196 pages, Tabs
Challenges the broad vision of Africa's environment, history and society which drives conservation across the continent. Brockington argues that this vision has been harmful, unjust and unneccessary in its effects on people at the Mkomazi Game Reserve in Tanzania.
'He discusses the myth of an African wilderness that is perpetuated in a conservation discourse which is both ahistorical and depoliticised. Taken out of its historical context, Mkomazi is an area of recent occupation and utilisation. Taken out of its political context, it is deserving of conservation for posterity - a value-laden statement which connotes a hidden value for Tanzanians, many of them on the brink of destitution. But where does that leave us? Fortress conservation deprives people of previous existing rights and denies, in the face of no viable alternatives, their right to a livelihood. Community conservation offers low levels of income per capita relative to existing land usage when the numbers of people occupying areas contiguous with the reserve are too large for the paltry sums derived from tourism to have any significant impact on the levels of poverty. ... 'This is a book well worth reading. It covers a lot of very interesting material, ranging from a consideration of conservation as both ideology and practice (Chapter 1) and of "fortress" and community conservation (Chapter 6) to a detailed study of Mkomazi and its people and the history of the reserve, its land alienation and evictions and their impact on livelihoods.' - Dan Taylor in Development Policy Review 'This is a timely and useful contribution to the literature and the political debate around conservation ideology...Fortress Conservation is essentially an analysis of the clash between Western-driven agendas for conservation in Africa and human rights to land and resources, using Mkomazi Game Reserve as a case study...He gives a welcome space to African voices. He links the claims of fortress conservation's advocates to a broader vision of Africa's environment, history and people that drives conservation across the continent, central to which is the belief that humans harm the environment. This vision is dangerous, partly because "threatened wildernesses will be continually saved, recreated and restored" to satisfy the whims of powerful interest groups, and the degradation argument does not hold water. Fortress conservation works because the myths its supporters promote are powerful, but it fails to protect many big game populations and cannot survive long-term without the support of local peoples...one hopes this little expose will make certain people in LA, London and Tanzania pause for thought.' - Lotte Hughes in African Affairs 'Dan Brockington's book provides an exceptionally rich and dense case study of a single reserve in Tanzania, Mkomazi, and the case itself illuminates much broader debates about the politics of protected area management across Africa. Furthermore, this book provides an excellent deconstruction of the whole notion of "fortress conservation", and skilfully demonstrates its continuing power in the face of more recent works (and apparent commitment from conservation organisations) to community based conservation. ...In sum, Fortress Conservation provides a clear analysis of the debate on landscape as a cultural product, through a carefully researched case study of Mkomazi game reserve in Tanzania. It is an excellent and thoroughly readable book that powerfully demonstrates the continuing...importance of the preservation narrative in the environmental politics of Africa.' - Rosaleen Duffy in Journal of Modern African Studies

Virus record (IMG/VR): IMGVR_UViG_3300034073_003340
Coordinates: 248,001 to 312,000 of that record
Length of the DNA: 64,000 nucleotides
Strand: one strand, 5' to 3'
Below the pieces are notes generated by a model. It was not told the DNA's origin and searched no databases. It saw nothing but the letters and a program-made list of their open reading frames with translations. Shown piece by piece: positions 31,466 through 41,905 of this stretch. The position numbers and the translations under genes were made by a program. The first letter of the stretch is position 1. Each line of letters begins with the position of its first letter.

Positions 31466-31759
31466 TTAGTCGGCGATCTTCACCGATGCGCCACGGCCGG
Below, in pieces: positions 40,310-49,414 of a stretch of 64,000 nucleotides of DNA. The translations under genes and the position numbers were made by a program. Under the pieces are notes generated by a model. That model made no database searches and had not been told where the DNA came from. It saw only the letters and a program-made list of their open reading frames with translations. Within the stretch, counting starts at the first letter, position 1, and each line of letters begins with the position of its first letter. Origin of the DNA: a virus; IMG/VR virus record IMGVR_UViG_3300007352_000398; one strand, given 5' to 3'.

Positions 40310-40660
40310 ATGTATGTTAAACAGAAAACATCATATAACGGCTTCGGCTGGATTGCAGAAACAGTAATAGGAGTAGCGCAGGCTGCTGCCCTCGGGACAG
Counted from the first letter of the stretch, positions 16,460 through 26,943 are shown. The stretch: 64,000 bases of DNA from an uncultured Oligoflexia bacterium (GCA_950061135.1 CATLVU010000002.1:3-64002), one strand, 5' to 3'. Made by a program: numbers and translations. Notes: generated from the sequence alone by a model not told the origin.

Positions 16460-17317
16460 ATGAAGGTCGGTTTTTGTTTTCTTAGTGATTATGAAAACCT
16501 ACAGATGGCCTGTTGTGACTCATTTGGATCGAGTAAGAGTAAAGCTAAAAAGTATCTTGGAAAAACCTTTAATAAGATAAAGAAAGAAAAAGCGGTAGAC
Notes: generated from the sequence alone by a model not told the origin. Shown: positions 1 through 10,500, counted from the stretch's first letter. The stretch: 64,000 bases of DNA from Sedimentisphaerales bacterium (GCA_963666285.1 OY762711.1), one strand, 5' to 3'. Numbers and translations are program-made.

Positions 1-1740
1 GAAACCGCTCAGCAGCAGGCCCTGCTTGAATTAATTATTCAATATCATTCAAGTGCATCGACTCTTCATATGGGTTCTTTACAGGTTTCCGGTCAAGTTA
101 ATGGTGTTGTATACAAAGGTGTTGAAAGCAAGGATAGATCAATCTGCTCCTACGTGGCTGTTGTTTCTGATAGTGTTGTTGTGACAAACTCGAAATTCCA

Introduction: Mkomazi - HISTORIES The history of the plains - 'We just left it': contest over the plains up to 1953 - The history of the reserve - ENVIRONMENTS Environmental degradation - Biodiversity - PEOPLE Livelihoods - Regional conequences - Benefits & resistance - A desert strange
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